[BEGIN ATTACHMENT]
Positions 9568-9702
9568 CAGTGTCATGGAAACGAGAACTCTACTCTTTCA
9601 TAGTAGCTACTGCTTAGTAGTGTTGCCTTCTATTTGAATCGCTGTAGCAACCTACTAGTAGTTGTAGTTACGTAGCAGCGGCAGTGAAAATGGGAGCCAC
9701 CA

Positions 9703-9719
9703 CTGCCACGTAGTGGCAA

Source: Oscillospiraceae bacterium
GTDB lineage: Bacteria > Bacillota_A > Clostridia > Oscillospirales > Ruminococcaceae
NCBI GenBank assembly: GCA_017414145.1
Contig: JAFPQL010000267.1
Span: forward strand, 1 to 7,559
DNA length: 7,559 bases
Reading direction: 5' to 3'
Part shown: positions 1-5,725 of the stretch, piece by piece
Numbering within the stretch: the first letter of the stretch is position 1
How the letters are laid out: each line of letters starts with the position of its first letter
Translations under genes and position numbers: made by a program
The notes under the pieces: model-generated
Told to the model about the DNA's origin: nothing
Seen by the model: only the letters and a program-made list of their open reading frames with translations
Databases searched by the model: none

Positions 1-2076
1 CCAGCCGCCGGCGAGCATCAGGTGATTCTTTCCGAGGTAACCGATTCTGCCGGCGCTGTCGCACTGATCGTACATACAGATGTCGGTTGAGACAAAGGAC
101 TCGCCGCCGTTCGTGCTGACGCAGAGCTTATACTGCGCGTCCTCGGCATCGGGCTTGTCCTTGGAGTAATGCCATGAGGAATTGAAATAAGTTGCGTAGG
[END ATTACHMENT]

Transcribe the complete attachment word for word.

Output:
Positions 9568-9702
9568 CAGTGTCATGGAAACGAGAACTCTACTCTTTCA
9601 TAGTAGCTACTGCTTAGTAGTGTTGCCTTCTATTTGAATCGCTGTAGCAACCTACTAGTAGTTGTAGTTACGTAGCAGCGGCAGTGAAAATGGGAGCCAC
9701 CA

Positions 9703-9719
9703 CTGCCACGTAGTGGCAA

Source: Oscillospiraceae bacterium
GTDB lineage: Bacteria > Bacillota_A > Clostridia > Oscillospirales > Ruminococcaceae
NCBI GenBank assembly: GCA_017414145.1
Contig: JAFPQL010000267.1
Span: forward strand, 1 to 7,559
DNA length: 7,559 bases
Reading direction: 5' to 3'
Part shown: positions 1-5,725 of the stretch, piece by piece
Numbering within the stretch: the first letter of the stretch is position 1
How the letters are laid out: each line of letters starts with the position of its first letter
Translations under genes and position numbers: made by a program
The notes under the pieces: model-generated
Told to the model about the DNA's origin: nothing
Seen by the model: only the letters and a program-made list of their open reading frames with translations
Databases searched by the model: none

Positions 1-2076
1 CCAGCCGCCGGCGAGCATCAGGTGATTCTTTCCGAGGTAACCGATTCTGCCGGCGCTGTCGCACTGATCGTACATACAGATGTCGGTTGAGACAAAGGAC
101 TCGCCGCCGTTCGTGCTGACGCAGAGCTTATACTGCGCGTCCTCGGCATCGGGCTTGTCCTTGGAGTAATGCCATGAGGAATTGAAATAAGTTGCGTAGG